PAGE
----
• Microvesicular fat Macrovesicular fat Alcoholic foamy degeneration Acute fatty liver of pregnancy Reye's syndrome Valproic acid Tetracycline Alcohol Malnutrition Obesity Diabetes mellitus Corticosteroids Total parenteral nutrition
  • ALD: Alcoholic hepatitis • The characteristic clinical features of alcoholic hepatitis are fever, hepatomegaly, jaundice, and anorexia. • Patients can also present with right upper quadrant/epigastric pain, hepatic encephalopathy, and bleeding.
  • ALCOHOLIC CIRRHOSIS AND FIBROSIS • The term "fibrosis" in this setting denotes the accumulation of scar or extracellular matrix (ECM), and is potentially reversible in the absence of continued alcohol abuse. • In contrast, true cirrhosis is characterized by the presence of regenerative nodules and is irreversible even in the absence of further alcohol ingestion.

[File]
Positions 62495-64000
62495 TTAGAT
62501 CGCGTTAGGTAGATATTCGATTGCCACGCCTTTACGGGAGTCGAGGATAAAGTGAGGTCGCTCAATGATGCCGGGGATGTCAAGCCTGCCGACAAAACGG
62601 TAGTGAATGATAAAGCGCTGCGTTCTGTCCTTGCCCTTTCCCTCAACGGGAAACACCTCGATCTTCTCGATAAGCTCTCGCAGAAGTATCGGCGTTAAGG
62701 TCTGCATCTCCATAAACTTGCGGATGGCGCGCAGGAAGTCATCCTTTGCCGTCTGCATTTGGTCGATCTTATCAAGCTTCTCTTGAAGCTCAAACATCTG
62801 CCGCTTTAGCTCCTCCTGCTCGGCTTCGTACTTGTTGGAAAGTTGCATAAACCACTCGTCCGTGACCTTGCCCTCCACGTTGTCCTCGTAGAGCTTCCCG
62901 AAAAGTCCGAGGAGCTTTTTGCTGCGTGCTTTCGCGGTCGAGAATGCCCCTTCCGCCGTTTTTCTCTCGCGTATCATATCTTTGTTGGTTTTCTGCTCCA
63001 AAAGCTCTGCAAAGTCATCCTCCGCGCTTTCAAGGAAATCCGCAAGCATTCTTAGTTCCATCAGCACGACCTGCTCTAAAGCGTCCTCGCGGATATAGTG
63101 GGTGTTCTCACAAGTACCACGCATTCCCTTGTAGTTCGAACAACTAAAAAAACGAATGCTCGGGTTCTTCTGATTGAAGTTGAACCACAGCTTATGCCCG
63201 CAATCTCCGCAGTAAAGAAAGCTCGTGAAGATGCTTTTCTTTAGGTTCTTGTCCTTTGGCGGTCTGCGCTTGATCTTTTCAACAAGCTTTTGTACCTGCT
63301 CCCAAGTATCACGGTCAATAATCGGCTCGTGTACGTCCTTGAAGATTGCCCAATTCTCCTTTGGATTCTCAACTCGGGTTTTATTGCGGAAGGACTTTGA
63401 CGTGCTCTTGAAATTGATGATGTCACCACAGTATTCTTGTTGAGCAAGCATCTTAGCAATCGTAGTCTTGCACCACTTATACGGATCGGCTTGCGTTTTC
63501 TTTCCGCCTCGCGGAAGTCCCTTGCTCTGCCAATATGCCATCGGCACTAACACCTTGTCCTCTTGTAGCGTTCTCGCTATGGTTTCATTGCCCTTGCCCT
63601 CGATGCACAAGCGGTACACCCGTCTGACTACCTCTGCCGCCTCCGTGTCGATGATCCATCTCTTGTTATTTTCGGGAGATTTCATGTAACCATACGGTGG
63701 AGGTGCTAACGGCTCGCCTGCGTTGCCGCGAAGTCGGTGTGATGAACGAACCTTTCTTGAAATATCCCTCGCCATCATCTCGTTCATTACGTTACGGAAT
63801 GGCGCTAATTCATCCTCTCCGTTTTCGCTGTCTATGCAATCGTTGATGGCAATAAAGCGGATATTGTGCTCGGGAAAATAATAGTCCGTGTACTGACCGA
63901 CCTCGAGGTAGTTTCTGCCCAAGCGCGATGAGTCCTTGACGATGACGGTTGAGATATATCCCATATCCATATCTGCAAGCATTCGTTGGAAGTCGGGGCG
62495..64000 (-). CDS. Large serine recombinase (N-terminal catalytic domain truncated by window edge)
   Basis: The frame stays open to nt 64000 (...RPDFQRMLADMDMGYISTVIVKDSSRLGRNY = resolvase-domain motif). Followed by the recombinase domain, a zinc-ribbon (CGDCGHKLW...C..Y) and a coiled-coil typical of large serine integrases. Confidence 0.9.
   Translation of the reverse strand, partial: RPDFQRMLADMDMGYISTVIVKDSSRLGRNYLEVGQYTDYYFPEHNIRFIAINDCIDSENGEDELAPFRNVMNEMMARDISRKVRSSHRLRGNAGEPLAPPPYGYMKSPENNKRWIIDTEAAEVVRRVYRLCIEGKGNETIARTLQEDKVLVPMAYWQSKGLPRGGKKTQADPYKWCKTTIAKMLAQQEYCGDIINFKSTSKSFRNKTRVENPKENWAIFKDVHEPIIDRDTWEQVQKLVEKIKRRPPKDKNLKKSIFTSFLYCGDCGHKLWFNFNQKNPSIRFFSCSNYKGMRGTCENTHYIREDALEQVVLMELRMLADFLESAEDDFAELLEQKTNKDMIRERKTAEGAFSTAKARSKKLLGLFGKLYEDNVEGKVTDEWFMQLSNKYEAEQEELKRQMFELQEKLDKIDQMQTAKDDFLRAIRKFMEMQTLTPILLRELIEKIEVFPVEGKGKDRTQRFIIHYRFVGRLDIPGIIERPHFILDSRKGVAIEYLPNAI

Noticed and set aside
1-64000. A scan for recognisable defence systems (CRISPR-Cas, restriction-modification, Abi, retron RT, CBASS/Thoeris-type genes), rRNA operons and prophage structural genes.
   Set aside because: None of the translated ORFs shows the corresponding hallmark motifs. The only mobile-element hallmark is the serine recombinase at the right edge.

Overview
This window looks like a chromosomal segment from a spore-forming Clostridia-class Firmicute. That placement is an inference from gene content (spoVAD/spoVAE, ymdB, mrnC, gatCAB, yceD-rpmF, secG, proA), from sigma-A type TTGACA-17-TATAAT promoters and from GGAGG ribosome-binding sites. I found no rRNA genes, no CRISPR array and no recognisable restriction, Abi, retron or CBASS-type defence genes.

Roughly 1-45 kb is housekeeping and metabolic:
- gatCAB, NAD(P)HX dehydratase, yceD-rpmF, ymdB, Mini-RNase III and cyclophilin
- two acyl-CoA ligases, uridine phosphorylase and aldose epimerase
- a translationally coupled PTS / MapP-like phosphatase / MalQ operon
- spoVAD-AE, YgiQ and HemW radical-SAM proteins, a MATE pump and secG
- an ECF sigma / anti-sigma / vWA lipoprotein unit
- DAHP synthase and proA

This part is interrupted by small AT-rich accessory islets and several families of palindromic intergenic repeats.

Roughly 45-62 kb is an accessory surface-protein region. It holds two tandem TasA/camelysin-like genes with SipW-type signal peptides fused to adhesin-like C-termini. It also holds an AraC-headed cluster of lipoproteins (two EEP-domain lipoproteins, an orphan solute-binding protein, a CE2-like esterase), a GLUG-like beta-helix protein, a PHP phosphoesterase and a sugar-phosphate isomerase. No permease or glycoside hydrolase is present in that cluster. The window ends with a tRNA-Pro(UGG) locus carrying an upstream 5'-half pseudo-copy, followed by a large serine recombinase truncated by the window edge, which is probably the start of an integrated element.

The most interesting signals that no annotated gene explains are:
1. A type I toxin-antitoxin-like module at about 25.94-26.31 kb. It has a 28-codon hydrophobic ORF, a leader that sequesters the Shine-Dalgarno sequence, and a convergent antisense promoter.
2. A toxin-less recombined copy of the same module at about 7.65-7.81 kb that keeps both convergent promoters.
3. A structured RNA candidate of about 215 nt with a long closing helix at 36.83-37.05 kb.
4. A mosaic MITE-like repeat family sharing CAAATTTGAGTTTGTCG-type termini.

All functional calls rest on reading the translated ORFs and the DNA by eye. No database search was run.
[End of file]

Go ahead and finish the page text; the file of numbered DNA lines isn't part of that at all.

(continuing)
• Acute liver failure • Acute liver failure is an uncommon condition in which the rapid deterioration of liver function results in coagulopathy and alteration in the mental status (encephalopathy) of a previously healthy individual.
  • Liver failure: definitions • Acute liver failure is a broad term that encompasses both fulminant hepatic failure and subfulminant hepatic failure (or late-onset hepatic failure). • Fulminant hepatic failure is generally used to describe the development of encephalopathy within 8 weeks of the onset of symptoms in a patient with a previously healthy liver. • Subfulminant hepatic failure is reserved for patients with liver disease for up to 26 weeks before the development of hepatic encephalopathy.
  • Next Part : • Clinical features………….
  • • End of Part two………….